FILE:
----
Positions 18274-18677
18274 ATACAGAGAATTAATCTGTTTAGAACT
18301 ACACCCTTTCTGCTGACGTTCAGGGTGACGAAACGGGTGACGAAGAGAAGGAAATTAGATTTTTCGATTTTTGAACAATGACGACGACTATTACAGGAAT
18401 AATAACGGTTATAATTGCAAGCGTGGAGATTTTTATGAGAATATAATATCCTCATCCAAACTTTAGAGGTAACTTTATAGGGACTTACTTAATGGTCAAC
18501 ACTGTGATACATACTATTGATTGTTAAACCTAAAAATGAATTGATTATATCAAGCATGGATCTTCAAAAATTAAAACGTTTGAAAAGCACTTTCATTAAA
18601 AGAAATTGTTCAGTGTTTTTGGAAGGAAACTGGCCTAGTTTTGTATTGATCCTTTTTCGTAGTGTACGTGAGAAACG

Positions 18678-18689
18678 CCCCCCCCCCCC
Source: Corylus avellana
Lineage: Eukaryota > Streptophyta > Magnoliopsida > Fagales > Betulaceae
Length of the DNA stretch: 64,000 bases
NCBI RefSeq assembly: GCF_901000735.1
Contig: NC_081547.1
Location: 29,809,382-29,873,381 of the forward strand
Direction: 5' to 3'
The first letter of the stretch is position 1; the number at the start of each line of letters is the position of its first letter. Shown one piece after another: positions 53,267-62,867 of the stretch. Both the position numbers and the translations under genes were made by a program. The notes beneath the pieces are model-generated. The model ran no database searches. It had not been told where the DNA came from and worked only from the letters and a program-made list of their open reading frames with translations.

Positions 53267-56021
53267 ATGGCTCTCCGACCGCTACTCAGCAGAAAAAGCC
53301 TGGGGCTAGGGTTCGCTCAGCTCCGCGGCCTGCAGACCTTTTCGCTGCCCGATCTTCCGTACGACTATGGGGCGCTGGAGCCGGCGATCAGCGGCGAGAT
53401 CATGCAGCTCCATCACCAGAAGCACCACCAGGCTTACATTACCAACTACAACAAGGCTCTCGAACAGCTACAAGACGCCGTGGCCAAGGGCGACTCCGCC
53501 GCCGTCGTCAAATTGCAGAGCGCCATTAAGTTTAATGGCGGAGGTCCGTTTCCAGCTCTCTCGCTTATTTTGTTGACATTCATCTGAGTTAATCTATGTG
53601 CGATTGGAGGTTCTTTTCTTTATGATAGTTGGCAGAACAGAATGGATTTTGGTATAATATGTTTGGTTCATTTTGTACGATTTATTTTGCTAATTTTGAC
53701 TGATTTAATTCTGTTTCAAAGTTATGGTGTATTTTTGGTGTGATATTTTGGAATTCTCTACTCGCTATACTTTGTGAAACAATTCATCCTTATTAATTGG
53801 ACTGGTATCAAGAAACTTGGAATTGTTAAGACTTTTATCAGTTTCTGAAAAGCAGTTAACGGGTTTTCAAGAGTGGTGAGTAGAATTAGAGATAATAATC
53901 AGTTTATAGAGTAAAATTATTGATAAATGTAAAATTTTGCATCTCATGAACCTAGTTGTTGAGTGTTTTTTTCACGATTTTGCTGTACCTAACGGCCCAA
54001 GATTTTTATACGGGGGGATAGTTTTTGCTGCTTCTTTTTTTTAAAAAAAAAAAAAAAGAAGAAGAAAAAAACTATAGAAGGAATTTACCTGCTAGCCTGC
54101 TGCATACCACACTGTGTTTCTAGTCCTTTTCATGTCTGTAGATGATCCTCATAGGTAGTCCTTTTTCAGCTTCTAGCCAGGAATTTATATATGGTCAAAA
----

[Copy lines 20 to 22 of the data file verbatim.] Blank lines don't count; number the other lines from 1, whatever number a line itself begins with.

53401 CATGCAGCTCCATCACCAGAAGCACCACCAGGCTTACATTACCAACTACAACAAGGCTCTCGAACAGCTACAAGACGCCGTGGCCAAGGGCGACTCCGCC
53501 GCCGTCGTCAAATTGCAGAGCGCCATTAAGTTTAATGGCGGAGGTCCGTTTCCAGCTCTCTCGCTTATTTTGTTGACATTCATCTGAGTTAATCTATGTG
53601 CGATTGGAGGTTCTTTTCTTTATGATAGTTGGCAGAACAGAATGGATTTTGGTATAATATGTTTGGTTCATTTTGTACGATTTATTTTGCTAATTTTGAC